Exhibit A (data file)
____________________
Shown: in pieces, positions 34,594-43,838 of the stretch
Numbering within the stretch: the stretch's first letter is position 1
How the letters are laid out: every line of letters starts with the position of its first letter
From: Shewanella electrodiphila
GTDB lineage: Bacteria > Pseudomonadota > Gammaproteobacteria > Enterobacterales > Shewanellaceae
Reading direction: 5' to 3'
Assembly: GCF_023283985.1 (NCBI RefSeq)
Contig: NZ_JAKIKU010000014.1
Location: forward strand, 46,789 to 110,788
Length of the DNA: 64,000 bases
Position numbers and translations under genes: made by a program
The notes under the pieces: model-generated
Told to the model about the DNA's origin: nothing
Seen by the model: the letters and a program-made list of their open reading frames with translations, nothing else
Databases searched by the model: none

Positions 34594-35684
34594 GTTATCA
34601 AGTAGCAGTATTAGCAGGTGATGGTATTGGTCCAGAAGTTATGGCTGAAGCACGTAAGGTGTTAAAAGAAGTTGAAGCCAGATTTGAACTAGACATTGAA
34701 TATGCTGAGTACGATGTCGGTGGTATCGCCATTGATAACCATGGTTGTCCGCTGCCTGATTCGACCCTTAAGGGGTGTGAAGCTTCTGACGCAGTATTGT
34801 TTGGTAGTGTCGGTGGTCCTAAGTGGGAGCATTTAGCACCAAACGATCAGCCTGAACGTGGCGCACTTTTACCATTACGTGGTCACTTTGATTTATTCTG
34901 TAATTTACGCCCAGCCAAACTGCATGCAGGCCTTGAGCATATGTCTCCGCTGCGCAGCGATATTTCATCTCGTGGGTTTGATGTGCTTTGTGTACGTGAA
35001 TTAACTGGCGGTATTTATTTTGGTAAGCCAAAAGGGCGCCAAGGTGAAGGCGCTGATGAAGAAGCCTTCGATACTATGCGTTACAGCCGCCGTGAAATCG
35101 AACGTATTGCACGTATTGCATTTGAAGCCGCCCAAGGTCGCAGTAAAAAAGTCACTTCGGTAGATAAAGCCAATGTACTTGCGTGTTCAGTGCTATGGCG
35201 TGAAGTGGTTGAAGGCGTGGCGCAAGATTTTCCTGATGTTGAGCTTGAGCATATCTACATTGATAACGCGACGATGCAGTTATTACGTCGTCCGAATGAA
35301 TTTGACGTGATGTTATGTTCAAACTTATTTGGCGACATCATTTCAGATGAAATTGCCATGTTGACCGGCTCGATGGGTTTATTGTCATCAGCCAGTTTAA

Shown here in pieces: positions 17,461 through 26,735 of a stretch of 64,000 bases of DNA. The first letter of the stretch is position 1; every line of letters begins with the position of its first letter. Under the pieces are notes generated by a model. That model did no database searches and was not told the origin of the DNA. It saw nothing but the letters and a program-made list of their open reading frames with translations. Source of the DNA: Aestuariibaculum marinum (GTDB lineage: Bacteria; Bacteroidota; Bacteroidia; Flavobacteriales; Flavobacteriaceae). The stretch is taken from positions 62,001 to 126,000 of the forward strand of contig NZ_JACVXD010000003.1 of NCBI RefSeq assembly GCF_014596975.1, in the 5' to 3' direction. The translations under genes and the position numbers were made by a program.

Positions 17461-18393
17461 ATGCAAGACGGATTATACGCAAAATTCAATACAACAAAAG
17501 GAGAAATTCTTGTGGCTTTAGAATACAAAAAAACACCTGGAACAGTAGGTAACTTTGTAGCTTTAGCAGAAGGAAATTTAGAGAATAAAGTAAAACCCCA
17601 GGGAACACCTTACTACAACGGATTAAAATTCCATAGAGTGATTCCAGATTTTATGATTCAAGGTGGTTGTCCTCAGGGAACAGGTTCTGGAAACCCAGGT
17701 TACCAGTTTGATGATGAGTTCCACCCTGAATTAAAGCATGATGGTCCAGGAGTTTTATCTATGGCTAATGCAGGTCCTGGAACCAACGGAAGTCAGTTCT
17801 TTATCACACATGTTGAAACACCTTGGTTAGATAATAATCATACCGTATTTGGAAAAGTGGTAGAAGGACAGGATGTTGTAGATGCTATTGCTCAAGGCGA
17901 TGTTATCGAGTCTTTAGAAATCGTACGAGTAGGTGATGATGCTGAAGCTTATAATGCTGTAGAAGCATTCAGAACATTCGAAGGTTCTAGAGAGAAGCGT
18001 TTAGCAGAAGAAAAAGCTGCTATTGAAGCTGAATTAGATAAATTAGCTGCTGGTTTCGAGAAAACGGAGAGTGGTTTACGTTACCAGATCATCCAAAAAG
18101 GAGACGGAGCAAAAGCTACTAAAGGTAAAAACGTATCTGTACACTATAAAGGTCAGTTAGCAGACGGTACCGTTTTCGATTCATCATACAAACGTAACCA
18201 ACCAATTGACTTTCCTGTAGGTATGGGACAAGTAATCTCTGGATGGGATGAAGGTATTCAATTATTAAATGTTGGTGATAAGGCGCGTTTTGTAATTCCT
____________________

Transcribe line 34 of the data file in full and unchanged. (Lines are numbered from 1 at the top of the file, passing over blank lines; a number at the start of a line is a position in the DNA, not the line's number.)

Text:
18001 TTAGCAGAAGAAAAAGCTGCTATTGAAGCTGAATTAGATAAATTAGCTGCTGGTTTCGAGAAAACGGAGAGTGGTTTACGTTACCAGATCATCCAAAAAG